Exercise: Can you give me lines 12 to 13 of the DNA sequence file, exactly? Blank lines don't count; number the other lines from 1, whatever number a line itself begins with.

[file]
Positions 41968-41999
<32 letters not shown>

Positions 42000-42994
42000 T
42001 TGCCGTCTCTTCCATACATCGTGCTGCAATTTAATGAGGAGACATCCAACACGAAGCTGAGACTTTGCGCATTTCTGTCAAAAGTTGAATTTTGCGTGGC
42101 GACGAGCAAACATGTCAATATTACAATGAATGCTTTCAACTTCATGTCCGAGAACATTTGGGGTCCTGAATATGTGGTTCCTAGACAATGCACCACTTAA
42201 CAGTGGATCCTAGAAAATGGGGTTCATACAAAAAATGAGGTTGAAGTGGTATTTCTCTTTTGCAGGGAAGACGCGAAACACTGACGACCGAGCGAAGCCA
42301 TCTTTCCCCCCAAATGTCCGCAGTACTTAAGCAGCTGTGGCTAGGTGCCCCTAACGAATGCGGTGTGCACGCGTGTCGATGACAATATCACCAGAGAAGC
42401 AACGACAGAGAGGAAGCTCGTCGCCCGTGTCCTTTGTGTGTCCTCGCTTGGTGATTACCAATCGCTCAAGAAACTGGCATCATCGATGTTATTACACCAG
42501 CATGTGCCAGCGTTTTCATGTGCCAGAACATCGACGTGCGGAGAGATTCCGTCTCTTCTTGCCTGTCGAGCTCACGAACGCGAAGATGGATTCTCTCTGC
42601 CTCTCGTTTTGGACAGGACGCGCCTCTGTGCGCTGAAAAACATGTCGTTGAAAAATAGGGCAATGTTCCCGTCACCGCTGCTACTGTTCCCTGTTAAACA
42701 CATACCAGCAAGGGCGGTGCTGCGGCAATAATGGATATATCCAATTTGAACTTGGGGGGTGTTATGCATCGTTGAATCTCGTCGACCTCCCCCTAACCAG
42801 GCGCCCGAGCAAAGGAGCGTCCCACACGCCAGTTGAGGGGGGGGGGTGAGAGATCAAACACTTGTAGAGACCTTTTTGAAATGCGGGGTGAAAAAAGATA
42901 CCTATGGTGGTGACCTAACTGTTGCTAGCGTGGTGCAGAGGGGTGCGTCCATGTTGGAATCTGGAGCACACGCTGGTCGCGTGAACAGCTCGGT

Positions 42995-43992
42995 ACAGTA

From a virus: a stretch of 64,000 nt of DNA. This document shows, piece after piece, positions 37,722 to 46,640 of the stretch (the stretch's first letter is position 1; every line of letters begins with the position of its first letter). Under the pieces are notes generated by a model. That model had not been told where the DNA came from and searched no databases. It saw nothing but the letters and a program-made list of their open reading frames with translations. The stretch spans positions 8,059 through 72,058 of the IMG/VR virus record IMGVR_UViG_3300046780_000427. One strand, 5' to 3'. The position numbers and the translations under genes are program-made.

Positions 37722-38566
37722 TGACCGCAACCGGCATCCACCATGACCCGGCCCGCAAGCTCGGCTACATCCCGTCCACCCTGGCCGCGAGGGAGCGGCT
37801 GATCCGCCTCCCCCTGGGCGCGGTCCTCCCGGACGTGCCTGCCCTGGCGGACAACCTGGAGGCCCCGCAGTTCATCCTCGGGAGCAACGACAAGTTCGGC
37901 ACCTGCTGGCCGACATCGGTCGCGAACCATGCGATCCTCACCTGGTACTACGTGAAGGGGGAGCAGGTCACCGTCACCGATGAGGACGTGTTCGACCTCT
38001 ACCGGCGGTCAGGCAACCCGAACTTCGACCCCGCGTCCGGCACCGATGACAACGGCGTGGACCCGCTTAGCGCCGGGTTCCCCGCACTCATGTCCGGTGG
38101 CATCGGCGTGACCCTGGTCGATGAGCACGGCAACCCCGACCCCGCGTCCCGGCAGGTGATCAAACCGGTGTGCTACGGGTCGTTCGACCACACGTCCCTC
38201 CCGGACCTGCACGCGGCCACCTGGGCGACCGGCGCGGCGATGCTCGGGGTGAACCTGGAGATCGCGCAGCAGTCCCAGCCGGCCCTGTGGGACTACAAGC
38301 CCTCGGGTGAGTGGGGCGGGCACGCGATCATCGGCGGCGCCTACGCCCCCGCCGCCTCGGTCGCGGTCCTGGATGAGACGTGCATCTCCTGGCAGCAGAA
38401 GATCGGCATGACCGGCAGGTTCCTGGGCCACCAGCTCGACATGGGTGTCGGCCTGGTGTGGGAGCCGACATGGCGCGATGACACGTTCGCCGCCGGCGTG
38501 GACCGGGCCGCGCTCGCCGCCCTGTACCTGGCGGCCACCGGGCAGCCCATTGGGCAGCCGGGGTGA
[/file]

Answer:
42701 CATACCAGCAAGGGCGGTGCTGCGGCAATAATGGATATATCCAATTTGAACTTGGGGGGTGTTATGCATCGTTGAATCTCGTCGACCTCCCCCTAACCAG
42801 GCGCCCGAGCAAAGGAGCGTCCCACACGCCAGTTGAGGGGGGGGGGTGAGAGATCAAACACTTGTAGAGACCTTTTTGAAATGCGGGGTGAAAAAAGATA